‘Looking at your real face in the mirror suddenly scares you’: Why filters are harmful to physical and mental health | Health and wellness

Plastic surgeons remember the times with a certain nostalgia and tenderness naive Where his patients would come into the office with a picture of, say, Angelina Jolie, and they’d say, “I want this.” It was as simple as turning the picture upside down and telling them: “Very well, but you’re not Angelina Jolie.”

Two decades later, the first meeting was complicated. Patients pull out their phones and show filtered faces: “I want this,” they say, but now it’s hard to convince them that it’s impossible. The “I’m not Angelina Jolie” argument fails because this time it passes through a symmetric sieve of augmented reality. They arrive at counseling after a period of living with the best version of their species. They were more handsome, younger, smoother, and of course, they wanted to pay to have all of that.

“They come in with their faces well studied, they have tried different filters, they know how they look better and they come up with a diagnosis: they say if they want to enlarge the lips or raise the cheekbones… Sometimes they ask for really strange things that cannot be achieved, for example, a change in the position of the eyes. This Dr. Gema Perez Sevilla, a plastic surgeon who specializes in oral and maxillofacial surgery. On Instagram, she just posted a video of her face running through TikTok’s Bold Glamor. He told his more than 45,000 followers: “It is not healthy to show the world species that are not ours and that, In addition, it is repeatable in serials for the whole world.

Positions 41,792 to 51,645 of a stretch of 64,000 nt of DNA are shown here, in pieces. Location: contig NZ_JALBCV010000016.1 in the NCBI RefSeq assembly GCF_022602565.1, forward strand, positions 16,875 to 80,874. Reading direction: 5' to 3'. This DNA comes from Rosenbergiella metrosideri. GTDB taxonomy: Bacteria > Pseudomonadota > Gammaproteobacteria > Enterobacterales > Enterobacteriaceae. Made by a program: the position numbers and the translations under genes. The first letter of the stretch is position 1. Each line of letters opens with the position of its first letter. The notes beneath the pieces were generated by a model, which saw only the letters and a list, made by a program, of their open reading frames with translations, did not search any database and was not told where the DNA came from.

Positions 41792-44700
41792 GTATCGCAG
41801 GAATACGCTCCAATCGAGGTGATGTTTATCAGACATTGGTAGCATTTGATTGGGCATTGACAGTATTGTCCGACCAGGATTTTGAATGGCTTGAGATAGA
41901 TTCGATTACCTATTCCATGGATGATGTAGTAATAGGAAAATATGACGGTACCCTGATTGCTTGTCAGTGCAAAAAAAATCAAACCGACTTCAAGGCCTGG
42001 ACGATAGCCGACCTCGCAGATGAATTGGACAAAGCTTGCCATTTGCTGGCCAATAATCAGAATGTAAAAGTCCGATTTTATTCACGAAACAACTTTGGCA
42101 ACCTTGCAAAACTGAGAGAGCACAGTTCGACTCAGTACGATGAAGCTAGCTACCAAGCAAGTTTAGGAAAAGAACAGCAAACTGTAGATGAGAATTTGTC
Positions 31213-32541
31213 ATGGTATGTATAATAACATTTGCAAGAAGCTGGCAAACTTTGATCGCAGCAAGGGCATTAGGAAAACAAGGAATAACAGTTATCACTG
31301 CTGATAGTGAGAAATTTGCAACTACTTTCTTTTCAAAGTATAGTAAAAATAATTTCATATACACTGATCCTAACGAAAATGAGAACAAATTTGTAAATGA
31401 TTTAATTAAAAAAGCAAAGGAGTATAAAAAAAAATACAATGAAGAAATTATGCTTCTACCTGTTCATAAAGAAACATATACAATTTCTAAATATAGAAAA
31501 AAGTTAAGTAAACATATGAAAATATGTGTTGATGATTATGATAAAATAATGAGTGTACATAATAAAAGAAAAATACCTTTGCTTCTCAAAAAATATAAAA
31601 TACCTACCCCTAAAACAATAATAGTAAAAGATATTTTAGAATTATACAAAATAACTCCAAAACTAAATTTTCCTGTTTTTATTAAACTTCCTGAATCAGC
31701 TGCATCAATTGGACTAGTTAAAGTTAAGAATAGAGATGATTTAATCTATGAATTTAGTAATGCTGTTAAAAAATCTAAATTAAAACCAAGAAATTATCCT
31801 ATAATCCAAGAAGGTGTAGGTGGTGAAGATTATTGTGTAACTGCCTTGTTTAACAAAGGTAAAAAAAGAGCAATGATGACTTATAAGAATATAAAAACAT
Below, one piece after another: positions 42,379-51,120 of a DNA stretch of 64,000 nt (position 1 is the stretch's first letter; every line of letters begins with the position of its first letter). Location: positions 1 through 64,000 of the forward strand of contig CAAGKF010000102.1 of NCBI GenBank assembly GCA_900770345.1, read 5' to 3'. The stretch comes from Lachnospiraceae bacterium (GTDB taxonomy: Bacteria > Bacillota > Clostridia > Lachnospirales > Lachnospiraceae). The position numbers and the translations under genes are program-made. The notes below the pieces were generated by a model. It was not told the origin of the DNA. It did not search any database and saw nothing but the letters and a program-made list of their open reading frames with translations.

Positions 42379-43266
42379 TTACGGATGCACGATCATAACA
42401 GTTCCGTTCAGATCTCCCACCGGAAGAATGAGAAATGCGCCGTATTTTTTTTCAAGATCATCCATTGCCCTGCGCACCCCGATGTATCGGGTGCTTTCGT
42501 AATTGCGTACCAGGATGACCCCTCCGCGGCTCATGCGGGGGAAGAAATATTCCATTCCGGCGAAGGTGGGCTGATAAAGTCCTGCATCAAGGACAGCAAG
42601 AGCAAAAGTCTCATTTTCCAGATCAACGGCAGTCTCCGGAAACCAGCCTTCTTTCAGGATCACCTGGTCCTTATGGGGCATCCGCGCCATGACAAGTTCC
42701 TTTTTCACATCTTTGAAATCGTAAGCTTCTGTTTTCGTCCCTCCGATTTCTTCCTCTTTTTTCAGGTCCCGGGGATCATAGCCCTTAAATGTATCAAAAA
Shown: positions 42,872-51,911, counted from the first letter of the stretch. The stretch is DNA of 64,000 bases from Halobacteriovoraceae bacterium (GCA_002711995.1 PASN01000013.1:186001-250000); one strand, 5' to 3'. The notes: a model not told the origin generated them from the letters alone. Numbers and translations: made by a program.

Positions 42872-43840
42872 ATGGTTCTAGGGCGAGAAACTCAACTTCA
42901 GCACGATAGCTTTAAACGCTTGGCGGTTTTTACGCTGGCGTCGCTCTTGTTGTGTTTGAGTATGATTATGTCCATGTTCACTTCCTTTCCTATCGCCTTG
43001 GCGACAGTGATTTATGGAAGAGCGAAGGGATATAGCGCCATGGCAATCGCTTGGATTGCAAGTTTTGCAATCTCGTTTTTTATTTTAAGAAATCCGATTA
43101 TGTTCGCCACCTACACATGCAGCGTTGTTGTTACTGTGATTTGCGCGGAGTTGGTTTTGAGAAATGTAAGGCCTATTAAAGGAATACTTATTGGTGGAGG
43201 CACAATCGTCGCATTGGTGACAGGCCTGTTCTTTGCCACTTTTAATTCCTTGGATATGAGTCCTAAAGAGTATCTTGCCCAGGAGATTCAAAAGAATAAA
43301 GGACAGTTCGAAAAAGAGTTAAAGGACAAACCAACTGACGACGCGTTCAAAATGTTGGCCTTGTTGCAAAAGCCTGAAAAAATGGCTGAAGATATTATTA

Although TikTok has not confirmed this, experts believe that Bold Glamor applies a kind of artificial intelligence that accurately regenerates faces, the most skewed, with realism and proofreading. It instantly puts you in front of your best version. Erase everything you don’t want to see: wrinkles, sunken cheekbones, dark circles, open pores, sagging chin, dull eyes, sparse eyelashes. And it does so in real time and without fail. It’s a mental trap that gets stuck. The filter has been used over 16 million times since its launch in February. Generative Adversarial Network artificial intelligence, otherwise known as GANs, compares each face against a database of infinite faces. Then with technology machine learning Build the best possible version of the filtered face. If the aesthetic is impressive, its realism is even more so, this elevated version of yourself fails when you move your face, nor when the hand enters the visual field (traditional candidate faces are almost always betrayed by the hand movements of their owners).

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The phenomenon of people requesting surgeries to look like their digitally filtered photo was coined on Snapchat (the first filters came across that platform) by Dr. Taegyeon Echo, a plastic surgeon at clinics in London and Newcastle. In 2018, a study published in the journal JAMA Facial Plastic Surgery He suggested that leaked images of the self blur the line between reality and fantasy and could lead to body dysmorphic disorder, a mental disorder characterized by an obsession with imagined physical defects.